These are the six virtues, or "perfections," that the bodhisattva perfects during his development. They are: generosity, discipline, patience, energy, meditation ( jhana) and wisdom ( prajna). The fifth paramita is meditation, or jhana. It refers to the attainment of the four levels of jhana in which non-duality is experienced. The sixth paramita is that of supreme wisdom (prajna).
It means to cross over from this shore of births and deaths to the other shore which is the Nirvana. The Six Paramita or means of so doings are (1) dana - charity/giving (2) sila - moral/conduct/taking precepts (3) ksanti - patience (4) virya - vigor/devotion/energy (5) dhyana - contemplation/meditation (6) prajna - wisdom. The Ten Paramita are the above plus (7) upaya - use of expedient or proper means (8) pranidhana - vow of bodhi and helpfulness (9) bala - strength (10) intelligence Childers gives the list of ten as the perfect exercise of charity/almsgiving, morality, renunciation, wisdom, energy/effort, patience, truth, resolution/determination, kindness/universal love and resignation/equanimity. Each of the ten is divided into ordinary, superior and unlimited perfection, making up to thirty in total.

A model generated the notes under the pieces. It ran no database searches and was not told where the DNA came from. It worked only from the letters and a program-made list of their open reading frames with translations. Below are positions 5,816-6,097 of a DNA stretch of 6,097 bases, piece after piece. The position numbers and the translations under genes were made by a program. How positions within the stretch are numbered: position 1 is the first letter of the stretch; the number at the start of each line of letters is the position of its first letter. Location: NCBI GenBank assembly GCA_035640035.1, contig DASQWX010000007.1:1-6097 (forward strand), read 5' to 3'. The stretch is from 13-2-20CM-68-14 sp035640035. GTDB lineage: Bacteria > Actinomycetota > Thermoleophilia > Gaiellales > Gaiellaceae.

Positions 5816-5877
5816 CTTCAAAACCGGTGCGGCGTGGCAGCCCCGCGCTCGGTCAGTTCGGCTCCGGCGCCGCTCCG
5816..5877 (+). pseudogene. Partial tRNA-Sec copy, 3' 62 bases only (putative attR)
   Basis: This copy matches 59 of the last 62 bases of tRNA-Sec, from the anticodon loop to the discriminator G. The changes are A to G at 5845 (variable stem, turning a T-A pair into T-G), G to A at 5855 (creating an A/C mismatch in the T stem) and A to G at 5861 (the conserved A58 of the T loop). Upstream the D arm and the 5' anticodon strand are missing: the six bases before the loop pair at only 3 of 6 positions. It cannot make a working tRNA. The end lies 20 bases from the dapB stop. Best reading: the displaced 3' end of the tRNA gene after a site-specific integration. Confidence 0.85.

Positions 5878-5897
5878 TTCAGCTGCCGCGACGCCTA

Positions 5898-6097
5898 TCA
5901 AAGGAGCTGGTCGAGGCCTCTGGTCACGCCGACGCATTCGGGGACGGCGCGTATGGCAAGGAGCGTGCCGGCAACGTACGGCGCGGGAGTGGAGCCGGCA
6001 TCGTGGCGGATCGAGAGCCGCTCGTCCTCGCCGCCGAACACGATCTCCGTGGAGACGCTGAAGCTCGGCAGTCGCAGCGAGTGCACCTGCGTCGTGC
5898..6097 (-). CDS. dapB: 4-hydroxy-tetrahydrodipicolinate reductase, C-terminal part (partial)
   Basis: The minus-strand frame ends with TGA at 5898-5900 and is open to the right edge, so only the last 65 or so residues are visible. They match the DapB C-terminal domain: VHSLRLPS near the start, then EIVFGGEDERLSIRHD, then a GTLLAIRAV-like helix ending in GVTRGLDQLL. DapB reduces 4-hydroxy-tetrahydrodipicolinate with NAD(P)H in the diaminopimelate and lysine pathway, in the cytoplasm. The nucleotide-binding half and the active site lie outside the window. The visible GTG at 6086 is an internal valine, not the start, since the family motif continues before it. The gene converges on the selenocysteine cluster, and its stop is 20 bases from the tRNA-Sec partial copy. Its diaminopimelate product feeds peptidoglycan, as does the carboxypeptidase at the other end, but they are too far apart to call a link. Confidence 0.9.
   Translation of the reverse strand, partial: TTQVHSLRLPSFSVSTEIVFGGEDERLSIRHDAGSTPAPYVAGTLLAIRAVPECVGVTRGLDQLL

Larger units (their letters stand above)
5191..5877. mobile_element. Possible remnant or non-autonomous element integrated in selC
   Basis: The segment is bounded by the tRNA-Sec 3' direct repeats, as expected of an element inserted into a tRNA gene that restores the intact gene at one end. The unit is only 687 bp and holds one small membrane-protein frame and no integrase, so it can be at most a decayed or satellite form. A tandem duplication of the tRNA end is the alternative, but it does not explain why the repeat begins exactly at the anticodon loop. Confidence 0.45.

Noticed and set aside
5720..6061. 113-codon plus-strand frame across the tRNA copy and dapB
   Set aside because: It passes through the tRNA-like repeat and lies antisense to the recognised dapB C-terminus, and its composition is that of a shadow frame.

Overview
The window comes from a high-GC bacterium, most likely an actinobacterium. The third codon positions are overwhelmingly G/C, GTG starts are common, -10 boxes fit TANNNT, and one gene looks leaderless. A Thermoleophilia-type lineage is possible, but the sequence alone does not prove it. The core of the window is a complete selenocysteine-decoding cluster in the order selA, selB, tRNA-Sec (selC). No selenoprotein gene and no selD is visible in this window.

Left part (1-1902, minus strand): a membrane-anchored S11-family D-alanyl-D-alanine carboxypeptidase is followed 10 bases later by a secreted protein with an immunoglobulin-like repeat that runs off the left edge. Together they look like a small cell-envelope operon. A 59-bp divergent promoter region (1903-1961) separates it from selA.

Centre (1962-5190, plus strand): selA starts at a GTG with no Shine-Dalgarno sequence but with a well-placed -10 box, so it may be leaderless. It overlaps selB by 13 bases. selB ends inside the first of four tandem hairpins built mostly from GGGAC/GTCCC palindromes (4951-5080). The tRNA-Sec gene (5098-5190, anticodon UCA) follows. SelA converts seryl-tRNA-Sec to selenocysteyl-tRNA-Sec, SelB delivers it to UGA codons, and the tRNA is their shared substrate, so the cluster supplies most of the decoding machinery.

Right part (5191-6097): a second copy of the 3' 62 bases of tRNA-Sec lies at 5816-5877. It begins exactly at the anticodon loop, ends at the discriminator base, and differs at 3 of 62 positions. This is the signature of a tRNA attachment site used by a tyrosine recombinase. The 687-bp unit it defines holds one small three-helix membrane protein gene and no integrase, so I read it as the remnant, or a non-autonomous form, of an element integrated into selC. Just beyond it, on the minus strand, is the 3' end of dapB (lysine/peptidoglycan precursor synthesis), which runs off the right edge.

(Sanskrit and Pali) Perfection, ideal virtue.
Perfected virtue, of which there are six, namely: 1. Dana: Generosity; charity. 2. Shila: Morality; harmony. 3. Kshanti: Patience; tolerance of insults. 4. Virya: Valor; vigor in practice. 5. Dhyana: Contemplation; meditation. 6. Prajna: Essential wisdom; awareness as such, beyond the duality of subject and object.
(Sanskrit): virtues or "perfections" of a Buddha. In Mahayana Buddhism, these are the six paramitas: dana (generosity), sila (restraint or morality), shanti (patience), vigor (energy or effort), dhyana (meditation), prajna (wisdom).
"perfection", virtues perfected by a bodhisattva: generosity discipline patience energy meditation wisdom Also including: right means vow the Ten Powers full knowledge of the true dharmas
(Skt.): PERFECTION, see 6 and 10 PERFECTIONS.
See six perfections.
( Skt.): Literally, "gone beyond" or "to go to the other shore." Perfecting the six paramitas of generosity, discipline, patience, perseverance, meditation and wisdom, enables one to transcend samsara and nirvana in order to attain enlightenment.
Transcendental virtue; perfection of virtue. In Bodhisattva practice, the means to traverse Samsara. The practice of perfecting the six virtues ferries the practitioner across the sea of suffering to Enlightenment, or the other shore The paramitas are as follows: charity, moral conduct, patience, energy, contemplation and wisdom.
PÄramitÄ (Sanskrit) or Parami (PÄli): "Perfection" or "Transcendent". In Buddhism, the Paramitas refer to the perfection or culmination of certain practices. These practices are cultivated by Bodhisattvas for crossing from sensuous life (Samsara) to Enlightenment (Nirvana).